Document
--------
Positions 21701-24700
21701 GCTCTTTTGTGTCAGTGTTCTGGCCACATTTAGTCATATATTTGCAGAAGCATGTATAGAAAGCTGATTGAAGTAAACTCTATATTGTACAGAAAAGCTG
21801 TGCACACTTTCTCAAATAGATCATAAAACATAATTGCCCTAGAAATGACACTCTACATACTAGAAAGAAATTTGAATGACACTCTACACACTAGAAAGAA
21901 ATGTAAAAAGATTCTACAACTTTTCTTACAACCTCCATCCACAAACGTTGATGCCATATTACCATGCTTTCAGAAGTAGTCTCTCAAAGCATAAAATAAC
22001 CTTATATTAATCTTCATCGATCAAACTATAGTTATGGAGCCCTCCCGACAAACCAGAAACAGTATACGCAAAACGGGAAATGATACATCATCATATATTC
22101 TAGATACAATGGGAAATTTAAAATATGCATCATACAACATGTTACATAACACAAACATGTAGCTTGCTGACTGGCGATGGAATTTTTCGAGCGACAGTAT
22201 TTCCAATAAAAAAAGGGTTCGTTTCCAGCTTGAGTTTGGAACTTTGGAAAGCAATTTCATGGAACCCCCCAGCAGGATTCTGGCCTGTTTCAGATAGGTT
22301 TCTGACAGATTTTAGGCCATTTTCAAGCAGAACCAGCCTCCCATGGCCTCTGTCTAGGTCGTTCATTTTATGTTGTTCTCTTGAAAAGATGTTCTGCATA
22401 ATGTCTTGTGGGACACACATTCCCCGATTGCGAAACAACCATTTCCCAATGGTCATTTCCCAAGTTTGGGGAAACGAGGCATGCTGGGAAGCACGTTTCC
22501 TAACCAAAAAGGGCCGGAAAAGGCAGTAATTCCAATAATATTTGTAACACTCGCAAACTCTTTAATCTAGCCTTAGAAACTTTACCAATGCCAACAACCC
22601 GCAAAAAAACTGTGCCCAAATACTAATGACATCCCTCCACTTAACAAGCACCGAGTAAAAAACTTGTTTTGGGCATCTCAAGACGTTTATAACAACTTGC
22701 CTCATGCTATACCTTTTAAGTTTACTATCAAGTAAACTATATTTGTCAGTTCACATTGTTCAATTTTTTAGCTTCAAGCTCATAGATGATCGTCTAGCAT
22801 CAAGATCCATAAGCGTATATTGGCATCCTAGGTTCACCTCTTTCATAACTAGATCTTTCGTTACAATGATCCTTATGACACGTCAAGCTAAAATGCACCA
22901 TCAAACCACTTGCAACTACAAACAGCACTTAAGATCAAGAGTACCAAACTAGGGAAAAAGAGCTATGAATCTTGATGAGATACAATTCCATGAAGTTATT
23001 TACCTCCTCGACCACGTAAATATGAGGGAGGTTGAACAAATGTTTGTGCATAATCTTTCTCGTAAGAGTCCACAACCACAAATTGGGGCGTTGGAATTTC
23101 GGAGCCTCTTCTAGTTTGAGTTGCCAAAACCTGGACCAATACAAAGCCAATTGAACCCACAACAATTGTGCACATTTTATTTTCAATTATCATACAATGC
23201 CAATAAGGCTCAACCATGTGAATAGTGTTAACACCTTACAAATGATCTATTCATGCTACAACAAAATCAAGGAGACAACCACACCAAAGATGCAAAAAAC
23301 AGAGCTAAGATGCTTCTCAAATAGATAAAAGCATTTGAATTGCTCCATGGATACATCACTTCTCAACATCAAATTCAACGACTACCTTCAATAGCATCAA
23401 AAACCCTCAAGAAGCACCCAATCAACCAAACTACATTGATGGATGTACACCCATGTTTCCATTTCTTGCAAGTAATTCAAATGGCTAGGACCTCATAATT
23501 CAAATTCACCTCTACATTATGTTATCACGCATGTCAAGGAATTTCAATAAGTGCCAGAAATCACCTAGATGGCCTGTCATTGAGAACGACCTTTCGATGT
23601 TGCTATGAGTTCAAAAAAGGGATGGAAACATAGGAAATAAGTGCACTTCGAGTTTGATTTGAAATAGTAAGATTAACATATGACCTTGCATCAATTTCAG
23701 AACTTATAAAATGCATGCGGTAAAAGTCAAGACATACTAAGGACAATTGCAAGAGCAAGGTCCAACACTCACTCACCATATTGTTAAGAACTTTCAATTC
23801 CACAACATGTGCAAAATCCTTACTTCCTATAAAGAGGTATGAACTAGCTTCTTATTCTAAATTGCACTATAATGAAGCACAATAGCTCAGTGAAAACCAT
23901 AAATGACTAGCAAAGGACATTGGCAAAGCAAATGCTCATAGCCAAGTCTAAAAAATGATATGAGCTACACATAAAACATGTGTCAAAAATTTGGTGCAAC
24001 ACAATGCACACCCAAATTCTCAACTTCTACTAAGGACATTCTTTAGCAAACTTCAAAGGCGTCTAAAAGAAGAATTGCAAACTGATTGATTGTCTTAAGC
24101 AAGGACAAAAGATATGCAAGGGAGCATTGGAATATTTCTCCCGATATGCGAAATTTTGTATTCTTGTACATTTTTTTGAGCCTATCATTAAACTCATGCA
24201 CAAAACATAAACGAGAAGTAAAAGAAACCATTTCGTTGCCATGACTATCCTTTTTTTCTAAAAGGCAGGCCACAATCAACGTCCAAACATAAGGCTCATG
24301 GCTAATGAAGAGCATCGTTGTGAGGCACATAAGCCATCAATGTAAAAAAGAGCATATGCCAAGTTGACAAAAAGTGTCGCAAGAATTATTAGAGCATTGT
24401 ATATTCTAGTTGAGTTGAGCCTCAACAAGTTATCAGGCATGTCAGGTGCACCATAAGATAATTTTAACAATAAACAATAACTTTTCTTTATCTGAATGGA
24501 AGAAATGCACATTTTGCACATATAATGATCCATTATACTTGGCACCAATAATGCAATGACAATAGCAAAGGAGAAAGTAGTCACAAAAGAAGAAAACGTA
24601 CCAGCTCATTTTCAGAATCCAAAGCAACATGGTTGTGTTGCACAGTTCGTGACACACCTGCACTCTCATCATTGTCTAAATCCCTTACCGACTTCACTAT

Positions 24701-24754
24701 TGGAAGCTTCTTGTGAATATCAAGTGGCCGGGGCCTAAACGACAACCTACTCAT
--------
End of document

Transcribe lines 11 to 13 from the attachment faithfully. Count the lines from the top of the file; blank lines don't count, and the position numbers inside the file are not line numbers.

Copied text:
22601 GCAAAAAAACTGTGCCCAAATACTAATGACATCCCTCCACTTAACAAGCACCGAGTAAAAAACTTGTTTTGGGCATCTCAAGACGTTTATAACAACTTGC
22701 CTCATGCTATACCTTTTAAGTTTACTATCAAGTAAACTATATTTGTCAGTTCACATTGTTCAATTTTTTAGCTTCAAGCTCATAGATGATCGTCTAGCAT
22801 CAAGATCCATAAGCGTATATTGGCATCCTAGGTTCACCTCTTTCATAACTAGATCTTTCGTTACAATGATCCTTATGACACGTCAAGCTAAAATGCACCA